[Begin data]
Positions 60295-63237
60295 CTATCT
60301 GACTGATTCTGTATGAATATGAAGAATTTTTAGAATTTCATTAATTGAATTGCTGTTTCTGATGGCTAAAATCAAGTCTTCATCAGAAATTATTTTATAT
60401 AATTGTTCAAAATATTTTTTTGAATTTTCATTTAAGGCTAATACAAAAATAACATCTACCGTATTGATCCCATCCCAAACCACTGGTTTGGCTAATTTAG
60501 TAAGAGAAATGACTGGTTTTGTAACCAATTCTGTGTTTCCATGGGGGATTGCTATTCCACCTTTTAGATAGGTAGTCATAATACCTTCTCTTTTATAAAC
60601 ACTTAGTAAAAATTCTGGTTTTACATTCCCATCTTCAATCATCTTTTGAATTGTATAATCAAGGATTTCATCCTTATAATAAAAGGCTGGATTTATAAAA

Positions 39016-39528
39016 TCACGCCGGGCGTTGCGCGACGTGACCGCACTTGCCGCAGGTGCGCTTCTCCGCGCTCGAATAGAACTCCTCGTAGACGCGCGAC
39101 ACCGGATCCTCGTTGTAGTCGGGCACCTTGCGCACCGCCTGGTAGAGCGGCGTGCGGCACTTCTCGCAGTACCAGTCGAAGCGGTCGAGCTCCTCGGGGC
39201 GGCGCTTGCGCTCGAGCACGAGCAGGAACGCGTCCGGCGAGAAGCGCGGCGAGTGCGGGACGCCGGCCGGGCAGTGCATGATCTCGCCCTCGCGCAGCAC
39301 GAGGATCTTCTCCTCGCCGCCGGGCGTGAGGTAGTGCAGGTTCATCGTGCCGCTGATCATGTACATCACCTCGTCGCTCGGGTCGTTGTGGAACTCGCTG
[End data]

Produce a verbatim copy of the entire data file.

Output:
Positions 60295-63237
60295 CTATCT
60301 GACTGATTCTGTATGAATATGAAGAATTTTTAGAATTTCATTAATTGAATTGCTGTTTCTGATGGCTAAAATCAAGTCTTCATCAGAAATTATTTTATAT
60401 AATTGTTCAAAATATTTTTTTGAATTTTCATTTAAGGCTAATACAAAAATAACATCTACCGTATTGATCCCATCCCAAACCACTGGTTTGGCTAATTTAG
60501 TAAGAGAAATGACTGGTTTTGTAACCAATTCTGTGTTTCCATGGGGGATTGCTATTCCACCTTTTAGATAGGTAGTCATAATACCTTCTCTTTTATAAAC
60601 ACTTAGTAAAAATTCTGGTTTTACATTCCCATCTTCAATCATCTTTTGAATTGTATAATCAAGGATTTCATCCTTATAATAAAAGGCTGGATTTATAAAA

Positions 39016-39528
39016 TCACGCCGGGCGTTGCGCGACGTGACCGCACTTGCCGCAGGTGCGCTTCTCCGCGCTCGAATAGAACTCCTCGTAGACGCGCGAC
39101 ACCGGATCCTCGTTGTAGTCGGGCACCTTGCGCACCGCCTGGTAGAGCGGCGTGCGGCACTTCTCGCAGTACCAGTCGAAGCGGTCGAGCTCCTCGGGGC
39201 GGCGCTTGCGCTCGAGCACGAGCAGGAACGCGTCCGGCGAGAAGCGCGGCGAGTGCGGGACGCCGGCCGGGCAGTGCATGATCTCGCCCTCGCGCAGCAC
39301 GAGGATCTTCTCCTCGCCGCCGGGCGTGAGGTAGTGCAGGTTCATCGTGCCGCTGATCATGTACATCACCTCGTCGCTCGGGTCGTTGTGGAACTCGCTG